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dawdle

[dawd-l] /ˈdɔd l/
verb (used without object), dawdled, dawdling.
1.
to waste time; idle; trifle; loiter:
Stop dawdling and help me with these packages!
2.
to move slowly, languidly, or dilatorily; saunter.
verb (used with object), dawdled, dawdling.
3.
to waste (time) by or as if by trifling (usually followed by away):
He dawdled away the whole morning.
Origin of dawdle
1650-1660
First recorded in 1650-60; variant of daddle to toddle
Related forms
dawdler, noun
dawdlingly, adverb
Synonyms
1, 2. See loiter. 3. fritter, putter, idle, trifle.
Dictionary.com Unabridged
Based on the Random House Dictionary, © Random House, Inc. 2017.
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Examples from the Web for dawdler
Contemporary Examples
Historical Examples
  • I am but a dawdler, a do-nothing, the butt and laughing-stock of all brave men.

    Helmet of Navarre Bertha Runkle
  • He had been called a dawdler and a trifler and a do-nothing.

    Under Handicap Jackson Gregory
  • And a weakling, a dawdler like himself, must reply to a hero like that!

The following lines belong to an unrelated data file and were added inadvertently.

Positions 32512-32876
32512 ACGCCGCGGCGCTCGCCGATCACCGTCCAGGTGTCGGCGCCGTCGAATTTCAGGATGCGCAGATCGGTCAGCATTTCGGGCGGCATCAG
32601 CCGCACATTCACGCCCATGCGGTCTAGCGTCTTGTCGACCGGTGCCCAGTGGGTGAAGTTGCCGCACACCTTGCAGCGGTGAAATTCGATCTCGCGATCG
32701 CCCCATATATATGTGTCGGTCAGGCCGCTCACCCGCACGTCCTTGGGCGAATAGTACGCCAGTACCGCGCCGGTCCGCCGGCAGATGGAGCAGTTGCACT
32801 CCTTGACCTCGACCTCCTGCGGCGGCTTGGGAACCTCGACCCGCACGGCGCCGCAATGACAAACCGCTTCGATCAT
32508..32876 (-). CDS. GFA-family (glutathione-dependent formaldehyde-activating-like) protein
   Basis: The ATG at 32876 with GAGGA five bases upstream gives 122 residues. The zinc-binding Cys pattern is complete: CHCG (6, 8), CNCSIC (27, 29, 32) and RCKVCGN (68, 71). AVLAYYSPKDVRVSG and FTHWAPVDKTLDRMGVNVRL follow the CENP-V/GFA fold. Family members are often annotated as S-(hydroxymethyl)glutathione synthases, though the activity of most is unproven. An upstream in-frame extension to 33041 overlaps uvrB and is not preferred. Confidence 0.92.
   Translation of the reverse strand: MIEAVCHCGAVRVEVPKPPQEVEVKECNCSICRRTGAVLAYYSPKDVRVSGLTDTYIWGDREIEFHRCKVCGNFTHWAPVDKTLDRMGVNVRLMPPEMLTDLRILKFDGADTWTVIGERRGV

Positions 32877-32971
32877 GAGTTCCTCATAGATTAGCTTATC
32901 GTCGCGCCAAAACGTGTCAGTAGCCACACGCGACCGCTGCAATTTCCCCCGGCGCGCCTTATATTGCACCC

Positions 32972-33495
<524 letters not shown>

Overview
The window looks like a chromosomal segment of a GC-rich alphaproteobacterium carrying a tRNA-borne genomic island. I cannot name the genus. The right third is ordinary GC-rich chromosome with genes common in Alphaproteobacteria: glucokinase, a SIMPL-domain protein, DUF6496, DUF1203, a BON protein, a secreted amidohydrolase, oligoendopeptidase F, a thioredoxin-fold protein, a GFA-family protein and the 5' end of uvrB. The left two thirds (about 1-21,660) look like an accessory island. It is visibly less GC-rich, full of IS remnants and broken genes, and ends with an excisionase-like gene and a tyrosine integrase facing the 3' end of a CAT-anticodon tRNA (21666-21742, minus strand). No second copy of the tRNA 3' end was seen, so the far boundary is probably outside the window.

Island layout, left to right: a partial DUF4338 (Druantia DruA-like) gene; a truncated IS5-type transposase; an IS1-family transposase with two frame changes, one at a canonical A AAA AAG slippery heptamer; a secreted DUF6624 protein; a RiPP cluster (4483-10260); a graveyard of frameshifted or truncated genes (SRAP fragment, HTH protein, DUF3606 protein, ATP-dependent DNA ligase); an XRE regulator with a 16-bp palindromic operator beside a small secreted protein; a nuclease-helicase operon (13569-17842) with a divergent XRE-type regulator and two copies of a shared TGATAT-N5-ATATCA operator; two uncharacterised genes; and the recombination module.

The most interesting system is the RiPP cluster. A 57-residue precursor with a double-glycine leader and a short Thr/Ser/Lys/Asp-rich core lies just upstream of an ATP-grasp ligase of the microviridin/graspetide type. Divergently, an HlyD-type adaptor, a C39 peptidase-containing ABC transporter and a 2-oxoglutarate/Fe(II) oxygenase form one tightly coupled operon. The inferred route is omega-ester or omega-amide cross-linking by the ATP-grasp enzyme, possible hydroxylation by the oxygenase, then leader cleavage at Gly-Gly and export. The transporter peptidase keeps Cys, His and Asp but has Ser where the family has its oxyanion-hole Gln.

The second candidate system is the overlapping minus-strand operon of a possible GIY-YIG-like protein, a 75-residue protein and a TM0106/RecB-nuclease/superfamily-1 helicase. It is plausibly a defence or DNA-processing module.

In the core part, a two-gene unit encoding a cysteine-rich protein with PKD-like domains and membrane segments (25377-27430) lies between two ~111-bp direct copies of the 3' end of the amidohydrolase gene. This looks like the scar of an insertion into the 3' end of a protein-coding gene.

The Torrent Vicente Blasco Ibaez
British Dictionary definitions for dawdler

dawdle

/ˈdɔːdəl/
verb
1.
(intransitive) to be slow or lag behind
2.
when tr, often foll by away. to waste (time); trifle
Derived Forms
dawdler, noun
dawdlingly, adverb
Word Origin
C17: of uncertain origin
Collins English Dictionary - Complete & Unabridged 2012 Digital Edition
© William Collins Sons & Co. Ltd. 1979, 1986 © HarperCollins
Publishers 1998, 2000, 2003, 2005, 2006, 2007, 2009, 2012
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Word Origin and History for dawdler

dawdle

v.

1650s, perhaps a variant of daddle "to walk unsteadily." Perhaps influenced by daw, because the bird was regarded as sluggish and silly. Not in general use until c.1775. Related: Dawdled; dawdling.

Online Etymology Dictionary, © 2010 Douglas Harper
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Word Value for dawdler

12
13
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